I am well satisfied by my first black rhino sighting and rather glad I am alive. My previous encounters with animals in HiP have paled, although I almost tread on a rock python, Africa's largest snake, on the walk back to camp. Plotz just laughs and says there's no such thing as an average day in the African bush.

Imfolozi offers a range of self-catering accommodation, from rondavel cottages to tents. The best season is from May to October, when the weather is mild and dry and animals are easier to spot as they appear in open spaces looking for water.

KZN’s emerging tour operators score big

From: The Sowetan  17 April 2008

Emerging black tourism operators were among the top winners of the Tourism KwaZulu-Natal service excellence awards.

The event was held at Durban’s Inkosi Albert Luthuli Convention Centre yesterday.

The winners said the recognition would lead them to bigger and better things. They said they were motivated and would be recognised as established tourism businesses by 2010.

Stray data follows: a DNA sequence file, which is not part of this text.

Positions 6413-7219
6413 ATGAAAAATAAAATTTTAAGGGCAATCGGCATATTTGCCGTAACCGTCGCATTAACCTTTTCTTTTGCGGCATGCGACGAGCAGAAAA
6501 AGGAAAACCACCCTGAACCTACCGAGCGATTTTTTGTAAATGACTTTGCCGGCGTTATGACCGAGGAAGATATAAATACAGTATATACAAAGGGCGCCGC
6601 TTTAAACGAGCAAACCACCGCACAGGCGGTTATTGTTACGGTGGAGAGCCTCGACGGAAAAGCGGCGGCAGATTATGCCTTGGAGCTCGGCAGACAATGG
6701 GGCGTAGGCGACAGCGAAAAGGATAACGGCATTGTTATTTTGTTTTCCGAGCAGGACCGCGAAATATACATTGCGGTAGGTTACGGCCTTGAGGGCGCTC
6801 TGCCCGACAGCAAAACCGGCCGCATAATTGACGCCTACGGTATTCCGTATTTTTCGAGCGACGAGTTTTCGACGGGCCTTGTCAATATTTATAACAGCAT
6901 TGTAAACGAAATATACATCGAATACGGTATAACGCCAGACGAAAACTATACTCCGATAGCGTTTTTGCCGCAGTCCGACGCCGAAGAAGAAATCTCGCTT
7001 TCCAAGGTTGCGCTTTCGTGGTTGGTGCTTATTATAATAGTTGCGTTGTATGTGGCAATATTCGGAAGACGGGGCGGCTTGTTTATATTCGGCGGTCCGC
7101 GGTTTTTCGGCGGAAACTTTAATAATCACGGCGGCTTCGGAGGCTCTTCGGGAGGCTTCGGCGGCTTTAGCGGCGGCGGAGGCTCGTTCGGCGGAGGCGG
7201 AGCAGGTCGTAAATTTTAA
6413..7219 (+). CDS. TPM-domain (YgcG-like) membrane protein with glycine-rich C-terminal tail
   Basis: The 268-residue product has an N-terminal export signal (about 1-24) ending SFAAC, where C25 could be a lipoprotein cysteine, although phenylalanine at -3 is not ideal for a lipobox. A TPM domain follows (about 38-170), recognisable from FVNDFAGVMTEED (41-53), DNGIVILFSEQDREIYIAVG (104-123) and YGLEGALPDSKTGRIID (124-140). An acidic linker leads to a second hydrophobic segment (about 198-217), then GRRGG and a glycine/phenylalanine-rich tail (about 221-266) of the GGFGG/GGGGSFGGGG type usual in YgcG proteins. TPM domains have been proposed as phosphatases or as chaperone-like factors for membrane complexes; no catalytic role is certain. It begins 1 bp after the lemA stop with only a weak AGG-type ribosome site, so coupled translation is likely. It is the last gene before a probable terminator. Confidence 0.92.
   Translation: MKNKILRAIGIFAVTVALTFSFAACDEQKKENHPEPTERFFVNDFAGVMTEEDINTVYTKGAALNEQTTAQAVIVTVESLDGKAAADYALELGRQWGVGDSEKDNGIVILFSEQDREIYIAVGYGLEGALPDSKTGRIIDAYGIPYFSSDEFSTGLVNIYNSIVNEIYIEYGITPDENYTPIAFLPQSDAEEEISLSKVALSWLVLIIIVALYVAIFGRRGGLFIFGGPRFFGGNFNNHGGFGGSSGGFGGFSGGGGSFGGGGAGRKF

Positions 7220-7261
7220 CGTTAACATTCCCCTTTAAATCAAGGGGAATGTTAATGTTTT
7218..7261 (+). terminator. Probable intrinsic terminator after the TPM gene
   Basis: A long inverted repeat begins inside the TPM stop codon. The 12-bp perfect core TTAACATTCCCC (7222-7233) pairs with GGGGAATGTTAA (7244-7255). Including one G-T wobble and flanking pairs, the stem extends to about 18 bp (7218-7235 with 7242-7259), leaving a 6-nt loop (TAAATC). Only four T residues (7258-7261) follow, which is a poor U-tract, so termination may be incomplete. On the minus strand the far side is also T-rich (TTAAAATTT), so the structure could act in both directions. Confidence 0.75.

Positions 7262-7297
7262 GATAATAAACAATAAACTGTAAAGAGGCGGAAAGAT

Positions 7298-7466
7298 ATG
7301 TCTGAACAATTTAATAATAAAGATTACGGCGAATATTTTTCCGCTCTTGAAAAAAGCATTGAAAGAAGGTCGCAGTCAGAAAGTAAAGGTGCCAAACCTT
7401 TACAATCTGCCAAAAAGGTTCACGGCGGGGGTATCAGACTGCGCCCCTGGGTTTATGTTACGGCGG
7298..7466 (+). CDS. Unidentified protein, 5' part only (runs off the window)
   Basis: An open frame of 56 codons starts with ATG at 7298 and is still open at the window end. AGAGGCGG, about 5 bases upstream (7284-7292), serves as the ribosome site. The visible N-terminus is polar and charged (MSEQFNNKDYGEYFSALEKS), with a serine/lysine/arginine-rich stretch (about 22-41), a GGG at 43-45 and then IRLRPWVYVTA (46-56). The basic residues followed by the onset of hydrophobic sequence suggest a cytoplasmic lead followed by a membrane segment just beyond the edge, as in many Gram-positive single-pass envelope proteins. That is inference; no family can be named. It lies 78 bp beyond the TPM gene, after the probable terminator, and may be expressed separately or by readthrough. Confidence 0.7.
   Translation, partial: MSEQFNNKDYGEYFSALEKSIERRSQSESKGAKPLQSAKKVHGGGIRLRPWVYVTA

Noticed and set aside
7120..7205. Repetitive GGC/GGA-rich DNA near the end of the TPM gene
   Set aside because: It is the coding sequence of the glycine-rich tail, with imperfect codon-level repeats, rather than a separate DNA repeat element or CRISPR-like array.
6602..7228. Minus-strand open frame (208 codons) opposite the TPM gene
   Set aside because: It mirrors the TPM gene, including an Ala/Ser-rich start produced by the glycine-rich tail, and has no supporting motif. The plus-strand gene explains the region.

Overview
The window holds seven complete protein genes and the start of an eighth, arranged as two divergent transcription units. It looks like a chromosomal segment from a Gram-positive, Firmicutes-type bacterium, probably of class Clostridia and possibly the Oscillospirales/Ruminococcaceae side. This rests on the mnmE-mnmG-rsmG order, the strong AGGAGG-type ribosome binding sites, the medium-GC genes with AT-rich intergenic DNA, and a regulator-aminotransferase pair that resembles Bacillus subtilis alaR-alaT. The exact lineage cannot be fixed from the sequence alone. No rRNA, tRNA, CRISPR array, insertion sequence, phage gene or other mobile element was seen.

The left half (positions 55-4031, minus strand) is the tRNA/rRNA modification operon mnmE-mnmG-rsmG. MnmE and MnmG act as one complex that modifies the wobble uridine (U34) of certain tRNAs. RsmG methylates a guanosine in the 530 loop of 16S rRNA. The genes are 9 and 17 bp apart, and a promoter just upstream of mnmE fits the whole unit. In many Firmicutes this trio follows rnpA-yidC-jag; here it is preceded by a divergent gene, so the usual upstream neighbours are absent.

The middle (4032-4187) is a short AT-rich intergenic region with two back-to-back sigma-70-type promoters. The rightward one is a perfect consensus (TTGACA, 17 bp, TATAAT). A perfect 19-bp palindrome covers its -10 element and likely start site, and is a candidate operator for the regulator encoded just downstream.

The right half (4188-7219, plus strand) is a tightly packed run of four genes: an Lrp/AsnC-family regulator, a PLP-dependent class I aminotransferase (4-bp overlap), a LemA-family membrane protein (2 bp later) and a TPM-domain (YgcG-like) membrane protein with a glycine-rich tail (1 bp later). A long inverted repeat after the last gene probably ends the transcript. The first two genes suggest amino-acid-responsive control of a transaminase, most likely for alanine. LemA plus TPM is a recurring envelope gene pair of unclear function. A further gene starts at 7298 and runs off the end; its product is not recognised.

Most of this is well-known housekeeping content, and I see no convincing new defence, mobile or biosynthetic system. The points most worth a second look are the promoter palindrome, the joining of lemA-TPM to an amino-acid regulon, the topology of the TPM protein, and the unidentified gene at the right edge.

Malusi Mbonambi of Siyavaya Travel and Tours won the Emerging Wheel Operator of the Year Award for the second consecutive year.

Mbonambi has increased his fleet of minibuses and has opened branches in Pretoria and Cape Town.

“The two minibuses I bought qualified my business as a Wheel Tour Operator. Now we have transport that can handle a huge number of tourists,” said Mbonambi, who was born in Umlazi.

He said the idea to establish his own company came after years of unsuccessful job hunting.

“I wanted something different, though I was worried that it would not be a success because there were very few black-owned businesses at the time,” Mbonambi said.

Another winner, fashion designer Lindiwe Khuzwayo, took the Emerging Bed and Breakfast Establishment Award.

Khuzwayo, a mother of five who also runs a fashion designing school in Durban, converted part of her Umhlanga mansion into a guest- house less than two years ago.

“The house was too big because four of my children have moved to other provinces where they now work,” Khuzwayo said. “I hated coming home to an empty house."

“This award means a lot to me and is a challenge to other women to go out there and take advantage of the opportunities that are now available.”

Arts, culture and tourism MEC Weziwe Thusi called on local entrepreneurs to triple their efforts to improve tourism service excellence in the province.